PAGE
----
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The Deflation Boogeyman

The Deflation Boogeyman
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Federal_ReserveHere we go again.  A plunge in oil prices has spurred a bevy of articles from the bought-and-paid-for media, as well as quasi-governmental agencies, alerting us of pending disaster if deflation were allowed to make an entrance, however briefly. Never mind that there is no theoretical or empirical evidence to justify this fear of deflation. (explanation here) According to the St. Louis Fed:

“While the idea of lower prices may sound attractive, deflation is a real concern for several reasons. Deflation discourages spending and investment because consumers, expecting prices to fall further, delay purchases, preferring instead to save and wait for even lower prices. Decreased spending, in turn, lowers company sales and profits, which eventually increases unemployment.”

That such nonsense could be published by one of the regional central banks demonstrates how far macroeconomic policy has gone down the rabbit hole of utter gibberish.

Savings does not reduce spending since it is a transfer of claims from one group to another (Loanable funds theory of interest).  The saver is giving up an immediate claim to goods and services for hopefully greater future consumption. He makes this transfer to investors who, in turn, use these claims to purchase plants and equipment to produce goods and services in the future.   Hence, an increase in savings does not decrease spending.  It alters the composition of spending.  What the St. Louis Fed really fears is the holding of cash or hoarding, the equivalent of stuffing money in your mattress.  However, holding cash is irrelevant when output and input prices are allowed to adjust. Deflation is a critical part of the adjustment process and additional money printing just adds distortions. (Explanation here)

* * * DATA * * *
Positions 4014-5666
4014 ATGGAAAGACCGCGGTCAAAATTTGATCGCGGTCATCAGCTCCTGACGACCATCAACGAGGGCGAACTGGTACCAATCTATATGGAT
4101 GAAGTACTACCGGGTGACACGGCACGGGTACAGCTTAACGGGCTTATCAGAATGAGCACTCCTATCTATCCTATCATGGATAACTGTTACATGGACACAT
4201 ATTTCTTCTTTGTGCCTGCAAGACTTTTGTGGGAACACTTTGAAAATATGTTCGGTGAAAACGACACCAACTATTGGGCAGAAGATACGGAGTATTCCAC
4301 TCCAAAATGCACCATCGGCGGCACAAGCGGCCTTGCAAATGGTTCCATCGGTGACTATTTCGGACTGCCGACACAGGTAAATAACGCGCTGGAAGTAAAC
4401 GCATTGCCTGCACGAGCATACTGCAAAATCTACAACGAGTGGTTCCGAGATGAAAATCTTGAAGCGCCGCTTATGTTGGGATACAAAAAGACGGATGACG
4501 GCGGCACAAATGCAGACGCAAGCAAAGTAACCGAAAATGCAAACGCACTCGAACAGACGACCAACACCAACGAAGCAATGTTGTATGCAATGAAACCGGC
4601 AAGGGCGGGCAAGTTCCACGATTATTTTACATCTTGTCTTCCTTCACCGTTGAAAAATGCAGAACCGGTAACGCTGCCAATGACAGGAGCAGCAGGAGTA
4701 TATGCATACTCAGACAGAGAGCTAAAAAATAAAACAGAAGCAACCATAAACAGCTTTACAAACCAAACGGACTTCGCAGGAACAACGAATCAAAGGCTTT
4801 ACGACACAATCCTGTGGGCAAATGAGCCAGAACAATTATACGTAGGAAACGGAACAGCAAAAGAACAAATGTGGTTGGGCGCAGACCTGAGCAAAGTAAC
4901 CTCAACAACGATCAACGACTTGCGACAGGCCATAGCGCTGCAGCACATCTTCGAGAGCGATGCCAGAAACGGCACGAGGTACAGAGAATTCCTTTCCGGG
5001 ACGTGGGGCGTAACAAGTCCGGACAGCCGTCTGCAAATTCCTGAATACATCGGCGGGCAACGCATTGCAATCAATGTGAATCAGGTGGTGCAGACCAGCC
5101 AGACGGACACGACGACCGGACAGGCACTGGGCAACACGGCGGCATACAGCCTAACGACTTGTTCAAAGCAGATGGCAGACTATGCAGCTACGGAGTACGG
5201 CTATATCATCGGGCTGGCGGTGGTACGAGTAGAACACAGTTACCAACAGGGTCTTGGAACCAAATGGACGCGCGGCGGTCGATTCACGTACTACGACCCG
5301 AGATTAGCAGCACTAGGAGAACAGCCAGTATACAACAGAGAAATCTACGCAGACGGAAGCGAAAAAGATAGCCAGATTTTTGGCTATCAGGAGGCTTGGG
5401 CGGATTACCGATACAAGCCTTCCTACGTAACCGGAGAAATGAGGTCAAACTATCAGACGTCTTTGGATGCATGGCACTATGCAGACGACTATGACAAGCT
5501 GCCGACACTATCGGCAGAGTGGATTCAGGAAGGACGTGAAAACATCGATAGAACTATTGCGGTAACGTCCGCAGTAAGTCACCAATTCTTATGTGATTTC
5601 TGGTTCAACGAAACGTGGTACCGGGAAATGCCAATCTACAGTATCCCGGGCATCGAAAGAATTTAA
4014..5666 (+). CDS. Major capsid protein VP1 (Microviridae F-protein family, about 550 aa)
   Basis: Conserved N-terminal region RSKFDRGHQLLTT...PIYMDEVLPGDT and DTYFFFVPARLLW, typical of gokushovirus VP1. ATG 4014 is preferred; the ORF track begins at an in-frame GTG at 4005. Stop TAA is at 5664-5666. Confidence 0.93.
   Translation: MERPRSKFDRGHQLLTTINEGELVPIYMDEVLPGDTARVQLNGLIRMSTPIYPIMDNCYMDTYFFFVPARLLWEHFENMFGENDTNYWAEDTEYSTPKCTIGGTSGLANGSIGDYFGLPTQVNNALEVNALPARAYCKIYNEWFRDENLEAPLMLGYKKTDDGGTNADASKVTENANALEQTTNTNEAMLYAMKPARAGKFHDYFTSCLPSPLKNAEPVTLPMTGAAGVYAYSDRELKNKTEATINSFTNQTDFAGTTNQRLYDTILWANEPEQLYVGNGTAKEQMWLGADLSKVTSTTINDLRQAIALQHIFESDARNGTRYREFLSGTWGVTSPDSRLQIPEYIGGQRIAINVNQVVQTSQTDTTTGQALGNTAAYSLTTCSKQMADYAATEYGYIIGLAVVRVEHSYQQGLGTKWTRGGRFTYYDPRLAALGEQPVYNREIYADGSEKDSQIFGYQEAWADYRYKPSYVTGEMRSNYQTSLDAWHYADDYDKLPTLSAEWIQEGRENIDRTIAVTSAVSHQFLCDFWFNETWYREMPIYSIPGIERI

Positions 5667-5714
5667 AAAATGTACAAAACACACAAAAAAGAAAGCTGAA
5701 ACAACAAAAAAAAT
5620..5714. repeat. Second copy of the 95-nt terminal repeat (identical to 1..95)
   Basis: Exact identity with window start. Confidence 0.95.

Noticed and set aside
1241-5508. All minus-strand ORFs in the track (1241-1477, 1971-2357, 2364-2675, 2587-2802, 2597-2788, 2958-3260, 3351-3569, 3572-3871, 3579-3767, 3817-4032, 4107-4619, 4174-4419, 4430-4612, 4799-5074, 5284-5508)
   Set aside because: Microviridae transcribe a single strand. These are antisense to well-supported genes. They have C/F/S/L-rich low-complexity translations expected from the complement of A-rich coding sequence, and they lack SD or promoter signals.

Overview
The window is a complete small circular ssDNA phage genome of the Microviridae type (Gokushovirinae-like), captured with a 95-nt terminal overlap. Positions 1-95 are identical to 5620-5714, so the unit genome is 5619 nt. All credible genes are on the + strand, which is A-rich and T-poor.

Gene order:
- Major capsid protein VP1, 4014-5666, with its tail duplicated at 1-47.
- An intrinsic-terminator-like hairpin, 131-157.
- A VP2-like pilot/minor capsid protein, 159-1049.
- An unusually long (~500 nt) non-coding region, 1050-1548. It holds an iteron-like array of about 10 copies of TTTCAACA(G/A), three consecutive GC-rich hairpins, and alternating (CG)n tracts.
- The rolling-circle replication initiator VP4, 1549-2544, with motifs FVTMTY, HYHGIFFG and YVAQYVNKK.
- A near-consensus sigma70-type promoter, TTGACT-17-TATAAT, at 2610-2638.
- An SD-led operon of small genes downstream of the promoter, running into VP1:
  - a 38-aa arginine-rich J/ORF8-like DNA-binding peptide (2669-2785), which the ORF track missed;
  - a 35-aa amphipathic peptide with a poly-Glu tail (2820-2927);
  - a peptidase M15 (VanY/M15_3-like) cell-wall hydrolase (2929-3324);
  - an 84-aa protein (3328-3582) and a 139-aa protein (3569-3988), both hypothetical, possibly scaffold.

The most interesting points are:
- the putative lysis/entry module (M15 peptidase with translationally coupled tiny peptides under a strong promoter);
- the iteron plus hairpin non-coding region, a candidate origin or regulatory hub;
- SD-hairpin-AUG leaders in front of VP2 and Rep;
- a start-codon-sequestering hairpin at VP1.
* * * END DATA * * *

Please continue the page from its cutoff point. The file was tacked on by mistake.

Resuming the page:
People are not lab rats, and are far more complex in their actions than the St. Louis Fed’s overly simplistic view. To propose such a silly argument is proof economists don’t live in, or accurately gauge, the real world. In the retail world, businesses run annual one-week sales with discounts of 50% or more. These sales bring additional, not less, volume during nominally slow periods. This volume accounts for only a fraction of annual sales. It, in turn, has almost no effect on consumer demand during holiday or seasonal shopping. In other words, many consumers will postpone their purchases so as to pay even higher prices in the future, so that the timing of those purchases coincides with actual need. In many cases, people actually do the opposite of what the St. Louis Fed postulates. They defer to subsequently pay more. Goods in different time periods are perceived as different goods.

Do we have complaints from technology companies that falling prices are forcing people to postpone the purchase of the latest gizmo? The proof of the pudding is in the eating. What we have learned from experience is that it takes significantly lower prices for consumers to delay purchases. There is a natural tendency to prefer current consumption over future consumption. It is the natural time preference of consumption.  Does anyone really think that a European deflation of less than 3% will cause massive delays in the purchase of goods and services?